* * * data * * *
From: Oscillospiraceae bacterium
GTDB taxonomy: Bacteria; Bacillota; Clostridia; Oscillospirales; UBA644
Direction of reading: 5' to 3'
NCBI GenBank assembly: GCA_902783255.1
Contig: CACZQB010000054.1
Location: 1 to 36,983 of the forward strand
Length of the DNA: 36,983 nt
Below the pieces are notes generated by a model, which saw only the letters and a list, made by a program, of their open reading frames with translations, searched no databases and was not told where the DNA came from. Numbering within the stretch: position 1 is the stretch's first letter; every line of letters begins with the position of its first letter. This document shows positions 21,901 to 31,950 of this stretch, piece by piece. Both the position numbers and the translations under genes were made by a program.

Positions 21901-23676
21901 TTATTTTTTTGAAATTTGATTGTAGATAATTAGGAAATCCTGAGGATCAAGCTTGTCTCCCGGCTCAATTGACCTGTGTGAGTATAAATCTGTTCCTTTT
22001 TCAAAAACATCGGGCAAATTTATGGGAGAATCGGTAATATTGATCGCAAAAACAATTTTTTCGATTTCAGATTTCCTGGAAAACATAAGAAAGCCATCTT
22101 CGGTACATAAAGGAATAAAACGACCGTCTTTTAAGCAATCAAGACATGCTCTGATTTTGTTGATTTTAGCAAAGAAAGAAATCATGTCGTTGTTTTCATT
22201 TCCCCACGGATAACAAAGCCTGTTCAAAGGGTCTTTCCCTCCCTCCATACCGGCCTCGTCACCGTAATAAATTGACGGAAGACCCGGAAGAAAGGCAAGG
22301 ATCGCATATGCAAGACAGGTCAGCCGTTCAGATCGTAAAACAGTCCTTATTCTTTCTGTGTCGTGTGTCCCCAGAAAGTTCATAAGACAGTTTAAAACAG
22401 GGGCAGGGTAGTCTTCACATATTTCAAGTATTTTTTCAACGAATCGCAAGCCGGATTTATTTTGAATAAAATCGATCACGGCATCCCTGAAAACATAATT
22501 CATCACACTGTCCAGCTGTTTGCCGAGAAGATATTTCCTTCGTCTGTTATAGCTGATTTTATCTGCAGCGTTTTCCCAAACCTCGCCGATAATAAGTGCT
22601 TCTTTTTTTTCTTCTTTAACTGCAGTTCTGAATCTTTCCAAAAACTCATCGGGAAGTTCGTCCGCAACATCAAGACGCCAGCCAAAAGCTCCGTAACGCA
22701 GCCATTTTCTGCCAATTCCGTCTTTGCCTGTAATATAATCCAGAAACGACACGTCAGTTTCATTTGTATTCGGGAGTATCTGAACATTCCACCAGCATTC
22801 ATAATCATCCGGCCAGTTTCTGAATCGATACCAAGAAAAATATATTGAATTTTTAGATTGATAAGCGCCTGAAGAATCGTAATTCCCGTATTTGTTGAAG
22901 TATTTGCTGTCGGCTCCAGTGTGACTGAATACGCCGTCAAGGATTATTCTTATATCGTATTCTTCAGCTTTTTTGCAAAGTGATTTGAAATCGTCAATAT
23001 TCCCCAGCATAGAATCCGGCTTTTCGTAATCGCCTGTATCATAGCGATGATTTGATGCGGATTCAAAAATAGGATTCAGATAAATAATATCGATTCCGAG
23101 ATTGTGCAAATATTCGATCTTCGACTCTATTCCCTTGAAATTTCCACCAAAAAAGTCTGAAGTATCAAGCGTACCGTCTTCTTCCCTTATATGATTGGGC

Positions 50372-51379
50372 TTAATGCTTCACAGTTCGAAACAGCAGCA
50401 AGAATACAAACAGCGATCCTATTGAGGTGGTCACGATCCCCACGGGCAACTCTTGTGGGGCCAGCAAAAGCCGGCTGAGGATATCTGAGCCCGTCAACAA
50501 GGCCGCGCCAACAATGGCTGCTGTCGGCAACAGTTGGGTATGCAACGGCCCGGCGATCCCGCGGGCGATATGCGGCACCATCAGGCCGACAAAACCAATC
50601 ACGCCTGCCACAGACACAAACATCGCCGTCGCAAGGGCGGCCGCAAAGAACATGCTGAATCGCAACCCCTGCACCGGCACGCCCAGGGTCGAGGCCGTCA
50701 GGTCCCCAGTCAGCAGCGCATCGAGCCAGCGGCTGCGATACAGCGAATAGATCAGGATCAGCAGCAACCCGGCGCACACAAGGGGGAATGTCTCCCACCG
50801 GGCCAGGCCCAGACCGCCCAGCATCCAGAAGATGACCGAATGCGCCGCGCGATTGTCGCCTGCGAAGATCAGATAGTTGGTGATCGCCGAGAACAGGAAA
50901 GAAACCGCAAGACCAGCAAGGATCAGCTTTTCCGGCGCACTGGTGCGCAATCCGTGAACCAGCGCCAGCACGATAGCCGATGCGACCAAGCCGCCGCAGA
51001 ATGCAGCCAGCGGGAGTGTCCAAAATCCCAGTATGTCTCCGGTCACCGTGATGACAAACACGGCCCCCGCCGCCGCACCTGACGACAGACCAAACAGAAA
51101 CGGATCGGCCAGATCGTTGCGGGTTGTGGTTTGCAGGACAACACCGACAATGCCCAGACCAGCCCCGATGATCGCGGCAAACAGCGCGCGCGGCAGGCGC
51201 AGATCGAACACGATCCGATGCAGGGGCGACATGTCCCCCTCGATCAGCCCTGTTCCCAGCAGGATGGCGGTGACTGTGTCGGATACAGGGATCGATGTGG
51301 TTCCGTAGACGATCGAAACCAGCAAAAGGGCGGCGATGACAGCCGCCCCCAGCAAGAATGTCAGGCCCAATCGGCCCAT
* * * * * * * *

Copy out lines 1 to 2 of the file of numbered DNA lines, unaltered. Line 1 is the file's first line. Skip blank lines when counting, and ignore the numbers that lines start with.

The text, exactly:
From: Oscillospiraceae bacterium
GTDB taxonomy: Bacteria; Bacillota; Clostridia; Oscillospirales; UBA644